Beyond Soccer Moms: Why We Need to Broaden Our Ideas of Motherhood

MOTHERz DAY

The cultural debate over having kids vs. not having kids continues strong, with impassioned think pieces, statistics and the word "selfish" bandied about in both directions (even the Pope has weighed in!). I used to read these articles with some interest, as if they might hold answers for my own profound ambivalence on the matter, but I do so less these days. It turns out, of course, the answer isn't there, and the whole discussion begins to feel a little bit noisy after a while. It's all more personal than this giant public display.

There are a lot of complicated decisions in our lives, ones that take a really long time to make and matter a great deal. Then there are the narratives spinning around us as we do. This happens in a very particular sort of way for women, with a lot of judgement and rules. Our real life decisions and roles are complicated and full of paradox and our popular culture ought to reflect that, rather than simplify or dictate.

The photographer Sally Mann's recent essay in The New York Times got me thinking about all the rules women must follow, both those shouted loudly from the rooftops and those sneakily, silently believed in the darkest parts of our hearts. We believe mothers embody certain characteristics or they ought to. They are either meant to be earth mamas knitting booties on a loom or harried soccer moms in ads for laundry detergent. They are barren witches or asexual caretakers with no desires of their own. They take naturally to the role of mother as they should or they are stricken by disconnect and a failure of their biology and femininity.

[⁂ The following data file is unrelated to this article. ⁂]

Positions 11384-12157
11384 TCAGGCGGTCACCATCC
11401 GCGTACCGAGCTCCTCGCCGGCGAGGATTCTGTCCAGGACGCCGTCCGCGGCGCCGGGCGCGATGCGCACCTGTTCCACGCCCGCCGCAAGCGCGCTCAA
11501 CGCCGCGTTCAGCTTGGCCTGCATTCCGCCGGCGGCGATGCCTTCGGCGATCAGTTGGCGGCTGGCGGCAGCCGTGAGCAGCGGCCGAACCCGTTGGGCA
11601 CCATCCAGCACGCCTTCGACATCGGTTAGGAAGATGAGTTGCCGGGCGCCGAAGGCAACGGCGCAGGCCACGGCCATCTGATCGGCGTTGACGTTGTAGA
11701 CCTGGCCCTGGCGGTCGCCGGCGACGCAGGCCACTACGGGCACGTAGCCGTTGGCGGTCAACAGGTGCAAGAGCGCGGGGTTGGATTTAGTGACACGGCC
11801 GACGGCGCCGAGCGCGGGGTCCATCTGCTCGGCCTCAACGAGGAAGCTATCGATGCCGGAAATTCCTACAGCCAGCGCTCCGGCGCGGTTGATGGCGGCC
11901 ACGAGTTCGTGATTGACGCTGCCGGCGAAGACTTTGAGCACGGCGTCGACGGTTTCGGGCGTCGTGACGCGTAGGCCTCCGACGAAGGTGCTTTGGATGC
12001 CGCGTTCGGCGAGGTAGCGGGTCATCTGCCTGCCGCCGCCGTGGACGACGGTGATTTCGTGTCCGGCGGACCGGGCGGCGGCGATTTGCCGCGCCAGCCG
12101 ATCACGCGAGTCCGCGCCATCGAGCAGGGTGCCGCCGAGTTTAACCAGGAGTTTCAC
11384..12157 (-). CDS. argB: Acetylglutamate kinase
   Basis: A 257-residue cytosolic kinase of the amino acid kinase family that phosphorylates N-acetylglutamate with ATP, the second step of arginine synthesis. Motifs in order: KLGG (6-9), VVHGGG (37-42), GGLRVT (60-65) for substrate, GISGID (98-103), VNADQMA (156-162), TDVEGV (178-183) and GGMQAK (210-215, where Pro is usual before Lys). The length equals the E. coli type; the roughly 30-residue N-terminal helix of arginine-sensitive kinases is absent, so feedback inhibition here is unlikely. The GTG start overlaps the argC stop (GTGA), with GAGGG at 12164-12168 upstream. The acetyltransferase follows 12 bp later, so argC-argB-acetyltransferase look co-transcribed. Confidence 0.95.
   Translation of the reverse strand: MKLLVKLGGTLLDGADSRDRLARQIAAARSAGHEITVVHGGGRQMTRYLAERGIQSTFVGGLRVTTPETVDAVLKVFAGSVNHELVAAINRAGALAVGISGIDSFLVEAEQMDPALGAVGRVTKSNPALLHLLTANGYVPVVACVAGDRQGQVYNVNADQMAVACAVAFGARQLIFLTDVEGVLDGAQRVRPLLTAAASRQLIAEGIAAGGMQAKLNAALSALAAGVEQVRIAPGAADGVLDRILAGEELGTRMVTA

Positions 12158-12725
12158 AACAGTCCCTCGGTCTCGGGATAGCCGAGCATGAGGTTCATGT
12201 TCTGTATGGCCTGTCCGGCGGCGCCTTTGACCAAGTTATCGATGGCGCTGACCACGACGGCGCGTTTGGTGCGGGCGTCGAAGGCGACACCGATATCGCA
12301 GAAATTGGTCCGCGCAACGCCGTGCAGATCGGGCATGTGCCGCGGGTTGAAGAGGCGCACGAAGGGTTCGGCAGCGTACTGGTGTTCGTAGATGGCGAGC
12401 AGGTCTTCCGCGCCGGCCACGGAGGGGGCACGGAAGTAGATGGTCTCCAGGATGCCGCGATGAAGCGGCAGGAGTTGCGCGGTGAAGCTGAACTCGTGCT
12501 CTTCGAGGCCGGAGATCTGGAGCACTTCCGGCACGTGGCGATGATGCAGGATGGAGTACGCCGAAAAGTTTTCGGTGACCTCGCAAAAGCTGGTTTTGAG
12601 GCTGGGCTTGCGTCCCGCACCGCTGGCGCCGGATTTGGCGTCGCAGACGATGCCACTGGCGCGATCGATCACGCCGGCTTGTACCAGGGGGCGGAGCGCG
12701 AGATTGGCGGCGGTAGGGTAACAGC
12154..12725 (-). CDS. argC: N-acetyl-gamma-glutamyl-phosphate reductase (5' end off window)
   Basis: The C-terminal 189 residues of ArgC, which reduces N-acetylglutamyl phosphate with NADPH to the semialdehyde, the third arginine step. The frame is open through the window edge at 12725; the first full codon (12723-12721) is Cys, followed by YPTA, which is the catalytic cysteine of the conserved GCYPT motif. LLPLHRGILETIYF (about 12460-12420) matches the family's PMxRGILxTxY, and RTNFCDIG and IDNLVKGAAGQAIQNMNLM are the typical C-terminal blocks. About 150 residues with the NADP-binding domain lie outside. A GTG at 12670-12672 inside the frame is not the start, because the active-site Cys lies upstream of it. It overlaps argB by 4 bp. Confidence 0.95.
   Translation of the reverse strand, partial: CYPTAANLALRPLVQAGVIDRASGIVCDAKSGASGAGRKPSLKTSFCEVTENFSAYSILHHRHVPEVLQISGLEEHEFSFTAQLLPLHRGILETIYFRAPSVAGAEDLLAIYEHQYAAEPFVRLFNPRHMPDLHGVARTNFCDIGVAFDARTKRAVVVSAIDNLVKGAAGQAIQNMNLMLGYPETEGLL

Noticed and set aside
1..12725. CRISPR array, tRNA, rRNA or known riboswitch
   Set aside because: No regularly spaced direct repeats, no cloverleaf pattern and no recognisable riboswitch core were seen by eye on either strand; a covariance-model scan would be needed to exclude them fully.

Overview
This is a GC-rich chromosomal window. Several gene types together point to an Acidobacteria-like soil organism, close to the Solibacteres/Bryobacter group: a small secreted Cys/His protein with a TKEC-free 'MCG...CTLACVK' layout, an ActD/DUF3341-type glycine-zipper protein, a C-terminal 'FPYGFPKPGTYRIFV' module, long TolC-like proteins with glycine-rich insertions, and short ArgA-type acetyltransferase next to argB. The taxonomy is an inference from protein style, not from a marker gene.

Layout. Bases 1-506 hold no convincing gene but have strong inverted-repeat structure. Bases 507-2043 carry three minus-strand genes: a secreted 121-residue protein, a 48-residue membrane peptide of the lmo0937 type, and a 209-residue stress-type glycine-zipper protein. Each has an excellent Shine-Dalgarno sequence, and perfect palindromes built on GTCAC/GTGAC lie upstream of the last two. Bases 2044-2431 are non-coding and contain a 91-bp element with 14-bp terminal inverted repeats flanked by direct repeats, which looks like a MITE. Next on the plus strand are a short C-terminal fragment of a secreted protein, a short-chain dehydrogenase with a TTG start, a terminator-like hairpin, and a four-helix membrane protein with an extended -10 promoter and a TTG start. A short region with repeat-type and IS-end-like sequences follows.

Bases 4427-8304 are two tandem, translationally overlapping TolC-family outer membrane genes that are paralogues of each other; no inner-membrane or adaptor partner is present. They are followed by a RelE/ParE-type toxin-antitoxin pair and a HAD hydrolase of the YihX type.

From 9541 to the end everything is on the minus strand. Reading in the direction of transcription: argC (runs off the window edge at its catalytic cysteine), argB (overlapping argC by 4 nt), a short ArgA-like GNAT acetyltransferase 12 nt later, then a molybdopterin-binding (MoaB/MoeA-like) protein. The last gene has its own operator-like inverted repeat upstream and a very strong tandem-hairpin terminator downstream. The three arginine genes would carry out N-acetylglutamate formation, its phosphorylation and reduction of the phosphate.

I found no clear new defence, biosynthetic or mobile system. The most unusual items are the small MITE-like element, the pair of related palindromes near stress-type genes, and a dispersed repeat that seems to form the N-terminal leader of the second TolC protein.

In Mann's essay, she eloquently, and somewhat defensively, discusses being both an artist and a mother, how the critiques of the former intersected with those of the latter. She famously photographed her young children on their Virginia farm, which caused some serious hoopla over what some deemed the indecent and pornographic quality of the images. Mann's essay describes the controversy with insight and clarity for the most part, but the claims of those branding her a bad mother clearly rile her. And we do seem particularly ready, as a collective, to label mothers one thing or another, too much of this or not enough of that.

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Despite its soapy ridiculousness, the country soap Nashville sometimes reflects some surprisingly accurate versions of ourselves, albeit in the guise of country music stars. A recent storyline has former country starlet Juliette Barnes struggling with a postpartum yearning for country music fame, rooftop concerts, and elevator sex, instead of longing for mother-daughter bonding and bliss with her new baby. The scenes where the baby cries, and Juliette's face gets all cold, and she wants to go to a party instead sort of give me a wonderful thrill. And not because I'm rooting for the darkness, but because I think the darkness needs to be illuminated a little bit more.